Re-Employment Counselling

Amounts paid to an employee for the purposes of re-employment counselling are not considered a taxable benefits and are therefore not taxable.

Take Aways

Considering how money paid at the end of the employment relationship can be characterized is a worthwhile exercise for employers and employees. In addition to legal advice, we strongly recommend that employees always consult with their financial advisors when sorting through the details of their severance package.  

At SpringLaw we regularly review and negotiate termination packages for employers and departing executives. Contact us for advice about your specific situation.

Equal Pay for Equal Work Now in Force

On April 1, 2018 Equal Pay for Equal Work, the new section 42 of the Employment Standards Act (ESA) came into force. This was a Bill 148 amendment. You can read more about the big changes Bill 148 has made to the Ontario employment landscape in our previous posts on this topic.  

Equal Pay for Equal work expands pay equity from pay equity on the basis of sex, to pay equity on the basis of employment status.

Employers now have to pay employees performing substantially the same kind of work the same rate of pay, regardless of their employment status.

Substantially the same work is not necessarily identical work. Work will be considered “substantially the same” if it requires the same level of skill, ability and responsibility, and is performed in the same establishment and under the same working conditions.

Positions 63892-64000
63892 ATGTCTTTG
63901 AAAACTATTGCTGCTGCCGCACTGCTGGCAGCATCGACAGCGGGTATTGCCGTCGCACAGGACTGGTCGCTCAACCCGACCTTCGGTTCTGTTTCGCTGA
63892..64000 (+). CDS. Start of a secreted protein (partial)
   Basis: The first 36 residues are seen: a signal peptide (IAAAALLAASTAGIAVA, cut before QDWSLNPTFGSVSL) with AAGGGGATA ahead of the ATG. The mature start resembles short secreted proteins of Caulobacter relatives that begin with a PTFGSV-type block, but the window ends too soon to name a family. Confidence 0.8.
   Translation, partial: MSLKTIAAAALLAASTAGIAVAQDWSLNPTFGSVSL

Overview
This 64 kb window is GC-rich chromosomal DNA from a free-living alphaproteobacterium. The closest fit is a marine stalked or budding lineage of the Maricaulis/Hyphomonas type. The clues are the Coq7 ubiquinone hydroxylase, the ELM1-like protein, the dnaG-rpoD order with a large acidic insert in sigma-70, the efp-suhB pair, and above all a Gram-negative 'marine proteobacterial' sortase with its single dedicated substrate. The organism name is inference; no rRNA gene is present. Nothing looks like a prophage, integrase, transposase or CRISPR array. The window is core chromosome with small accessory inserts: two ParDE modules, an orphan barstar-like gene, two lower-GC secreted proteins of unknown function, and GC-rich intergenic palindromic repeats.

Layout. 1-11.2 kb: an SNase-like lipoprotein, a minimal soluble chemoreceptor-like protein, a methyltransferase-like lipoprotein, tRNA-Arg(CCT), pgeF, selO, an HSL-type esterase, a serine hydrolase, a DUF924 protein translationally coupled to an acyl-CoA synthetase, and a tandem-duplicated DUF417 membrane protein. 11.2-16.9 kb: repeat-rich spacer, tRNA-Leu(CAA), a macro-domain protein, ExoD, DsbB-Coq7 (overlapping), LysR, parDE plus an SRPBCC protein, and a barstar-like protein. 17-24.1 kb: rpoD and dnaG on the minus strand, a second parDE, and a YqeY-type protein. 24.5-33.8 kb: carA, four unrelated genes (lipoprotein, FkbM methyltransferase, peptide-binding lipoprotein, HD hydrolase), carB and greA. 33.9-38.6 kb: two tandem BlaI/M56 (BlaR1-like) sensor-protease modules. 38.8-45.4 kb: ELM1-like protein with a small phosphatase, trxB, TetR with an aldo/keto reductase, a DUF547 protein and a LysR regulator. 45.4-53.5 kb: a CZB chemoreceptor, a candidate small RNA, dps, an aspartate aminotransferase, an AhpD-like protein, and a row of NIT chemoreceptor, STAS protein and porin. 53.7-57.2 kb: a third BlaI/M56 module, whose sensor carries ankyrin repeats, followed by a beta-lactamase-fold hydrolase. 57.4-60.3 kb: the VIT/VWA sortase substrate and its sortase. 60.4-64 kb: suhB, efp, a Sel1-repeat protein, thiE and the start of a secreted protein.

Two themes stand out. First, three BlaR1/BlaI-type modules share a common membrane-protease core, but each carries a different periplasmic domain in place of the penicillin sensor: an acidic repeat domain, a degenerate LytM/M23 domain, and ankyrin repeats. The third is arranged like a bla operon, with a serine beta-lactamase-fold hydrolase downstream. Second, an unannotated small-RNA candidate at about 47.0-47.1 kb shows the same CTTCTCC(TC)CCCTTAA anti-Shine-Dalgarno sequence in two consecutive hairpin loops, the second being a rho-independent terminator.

Permitted exceptions to the rule are where a difference in the rate of pay exists on the basis of:

  • a seniority system;
  • a merit system; or
  • a system that measures earnings by quantity or quality of production.

Unionized Workplaces

Collective agreements commonly make distinctions to rates of pay on the basis of employment status, and may conflict with this new law. The transition provision at section 42.1(7) of the ESA allows for non-compliant collective agreement provisions to prevail over the legislation until the collective agreement expires, or until January 1, 2020, whichever is earlier.  

Employee’s Right to Request a Review

If an employee suspects that they are being paid less than another employee performing substantially the same job, and that they are being paid less due to their employment status, they can request that their employer review their rate of pay.

The employer must then either adjust the employee’s pay (up not down), or, if the employer believes they are justified with respect to the difference in pay, they must respond to the employee setting out their reasons in writing.


Employers must now be in compliance with the law. Wages will need to be adjusted up to remedy any gaps in pay that exist on the basis of employment status. Wages cannot be adjusted down to bring them into line.

If you need help making sure your workplace is Bill 148 compliant contact us.